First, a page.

I do agree with the majority of readers that SEPULCHRE wasn't quite as brilliant as LABRYINTH, and I will touch on why. The story follows a similar pattern to LABRYINTH with the past and the present interwoven until they collide, but SEPULCHRE didn't pull off the climatic moment at the end as well, when understanding floods your brain until it might overload, and in just a few pages a book leaps from good to great. LABRYINTH seemed to link together like a perfect circle, while SEPULCHRE feels more like a chain link that is so near closing and yet refuses to close all the way. I also found one of the antagonists too evil. I don’t resent a book for a truly terrifying and despicable character as long as they are still believable and their motivations clear. The main antagonist from the present plot thread felt very real and understandable, but the antagonist from the past (who I am not naming to avoid spoilers) bordered on mental illness in how bent he was on cruel revenge. That may very well have been Mosse's intent (he is ill), but I think the story would have been stronger if he had some speck of light in him.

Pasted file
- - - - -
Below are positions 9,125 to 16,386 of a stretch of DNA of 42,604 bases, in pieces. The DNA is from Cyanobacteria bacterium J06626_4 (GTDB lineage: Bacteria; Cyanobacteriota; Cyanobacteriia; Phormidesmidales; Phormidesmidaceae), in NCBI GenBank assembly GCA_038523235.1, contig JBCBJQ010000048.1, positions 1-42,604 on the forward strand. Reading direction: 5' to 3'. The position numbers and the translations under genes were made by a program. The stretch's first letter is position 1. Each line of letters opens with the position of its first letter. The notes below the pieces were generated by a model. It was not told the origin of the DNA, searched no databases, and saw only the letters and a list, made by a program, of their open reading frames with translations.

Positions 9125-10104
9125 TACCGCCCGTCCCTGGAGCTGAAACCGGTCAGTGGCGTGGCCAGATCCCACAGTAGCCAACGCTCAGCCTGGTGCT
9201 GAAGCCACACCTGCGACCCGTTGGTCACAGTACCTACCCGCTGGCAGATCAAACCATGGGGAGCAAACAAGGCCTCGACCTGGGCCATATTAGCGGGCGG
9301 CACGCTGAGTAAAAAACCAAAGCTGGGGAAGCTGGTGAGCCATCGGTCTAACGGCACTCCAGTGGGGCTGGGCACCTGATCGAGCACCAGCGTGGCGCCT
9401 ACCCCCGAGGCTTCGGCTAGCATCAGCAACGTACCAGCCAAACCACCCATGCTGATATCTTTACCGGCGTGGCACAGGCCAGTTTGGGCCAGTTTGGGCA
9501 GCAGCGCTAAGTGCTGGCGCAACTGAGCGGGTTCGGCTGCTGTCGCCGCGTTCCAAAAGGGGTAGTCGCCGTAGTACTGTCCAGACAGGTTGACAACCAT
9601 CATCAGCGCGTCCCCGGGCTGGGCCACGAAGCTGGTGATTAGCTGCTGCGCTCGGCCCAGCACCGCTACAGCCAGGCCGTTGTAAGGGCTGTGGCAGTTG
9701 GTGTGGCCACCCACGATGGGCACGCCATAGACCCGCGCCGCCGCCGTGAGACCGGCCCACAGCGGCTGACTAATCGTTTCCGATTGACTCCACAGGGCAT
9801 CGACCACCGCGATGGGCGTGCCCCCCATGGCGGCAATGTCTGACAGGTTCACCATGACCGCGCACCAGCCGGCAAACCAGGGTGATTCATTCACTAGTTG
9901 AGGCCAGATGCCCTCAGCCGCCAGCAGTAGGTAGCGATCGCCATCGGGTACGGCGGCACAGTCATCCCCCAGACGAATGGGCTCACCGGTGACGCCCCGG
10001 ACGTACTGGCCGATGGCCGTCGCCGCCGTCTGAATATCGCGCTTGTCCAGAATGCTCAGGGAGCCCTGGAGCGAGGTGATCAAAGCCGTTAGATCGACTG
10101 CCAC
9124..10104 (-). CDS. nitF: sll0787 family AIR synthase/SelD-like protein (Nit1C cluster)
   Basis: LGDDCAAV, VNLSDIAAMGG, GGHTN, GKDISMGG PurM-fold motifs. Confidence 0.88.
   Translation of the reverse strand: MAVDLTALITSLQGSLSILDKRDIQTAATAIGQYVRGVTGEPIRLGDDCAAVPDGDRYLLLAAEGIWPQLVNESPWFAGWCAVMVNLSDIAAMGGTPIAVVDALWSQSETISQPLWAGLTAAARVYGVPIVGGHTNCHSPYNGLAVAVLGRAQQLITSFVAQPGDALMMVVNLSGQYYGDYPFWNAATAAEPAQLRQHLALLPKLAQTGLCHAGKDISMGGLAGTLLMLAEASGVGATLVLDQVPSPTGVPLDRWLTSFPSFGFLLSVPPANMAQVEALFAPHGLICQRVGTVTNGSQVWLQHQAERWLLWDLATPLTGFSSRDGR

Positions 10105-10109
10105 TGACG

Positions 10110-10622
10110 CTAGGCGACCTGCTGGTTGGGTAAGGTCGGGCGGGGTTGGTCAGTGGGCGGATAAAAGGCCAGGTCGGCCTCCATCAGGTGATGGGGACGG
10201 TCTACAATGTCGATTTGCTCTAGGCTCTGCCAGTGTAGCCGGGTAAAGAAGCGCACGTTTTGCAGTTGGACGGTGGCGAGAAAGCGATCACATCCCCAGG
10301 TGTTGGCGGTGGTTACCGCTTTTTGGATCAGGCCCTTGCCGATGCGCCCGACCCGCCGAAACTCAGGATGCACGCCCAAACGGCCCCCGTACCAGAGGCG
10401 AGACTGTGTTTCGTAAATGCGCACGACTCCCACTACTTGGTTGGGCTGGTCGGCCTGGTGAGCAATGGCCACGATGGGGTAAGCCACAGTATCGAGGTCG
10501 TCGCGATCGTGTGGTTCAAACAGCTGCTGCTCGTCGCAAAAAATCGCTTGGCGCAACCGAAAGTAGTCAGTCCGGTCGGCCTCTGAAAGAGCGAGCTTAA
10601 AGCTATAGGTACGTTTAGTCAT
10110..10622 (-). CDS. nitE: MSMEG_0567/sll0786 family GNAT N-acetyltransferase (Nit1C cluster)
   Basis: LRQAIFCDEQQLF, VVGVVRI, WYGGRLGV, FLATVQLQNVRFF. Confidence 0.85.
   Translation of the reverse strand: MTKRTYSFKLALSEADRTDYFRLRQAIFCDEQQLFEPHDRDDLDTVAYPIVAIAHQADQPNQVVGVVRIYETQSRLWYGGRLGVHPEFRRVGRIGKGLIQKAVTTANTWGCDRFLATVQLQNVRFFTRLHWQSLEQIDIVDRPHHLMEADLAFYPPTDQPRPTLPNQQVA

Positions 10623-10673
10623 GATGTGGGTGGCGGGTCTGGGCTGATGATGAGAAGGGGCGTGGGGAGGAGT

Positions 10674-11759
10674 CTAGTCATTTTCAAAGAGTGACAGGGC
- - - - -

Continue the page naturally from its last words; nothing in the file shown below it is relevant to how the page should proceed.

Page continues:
I agree that SEPULCHRE isn't quite as impressive as its precursor, LABRYINTH, but that shouldn't change the fact that it held my attention start to finish, drew me entirely into Mosse's world and is definitely worth reading.

Sunday, February 20, 2011


(review based on an advance reading copy)

This book is both hilarious and morbid...and for children! Rooted in the perspective that middle grade readers are prepared for the true Grimm tales, Gidwitz spins something new, and quite remarkable. Each chapter in this book is a twist on one Grimm brothers story. Don't confuse this with a collection of short stories, though; the plot is connected by the children Hanzel and Gretel, who, for understandable reasons, strike out on their own in search of better parents.

Gidwitz never tries to trick the young reader into turning the page to something more violent than they can handle. The voice of a narrator helps to alleviate any terror with comic inserts, warnings when something scary is about to happen and philosophical interpretations of moments that, while true to the original Grimm tales, might be a little hard for an eight year old to grasp.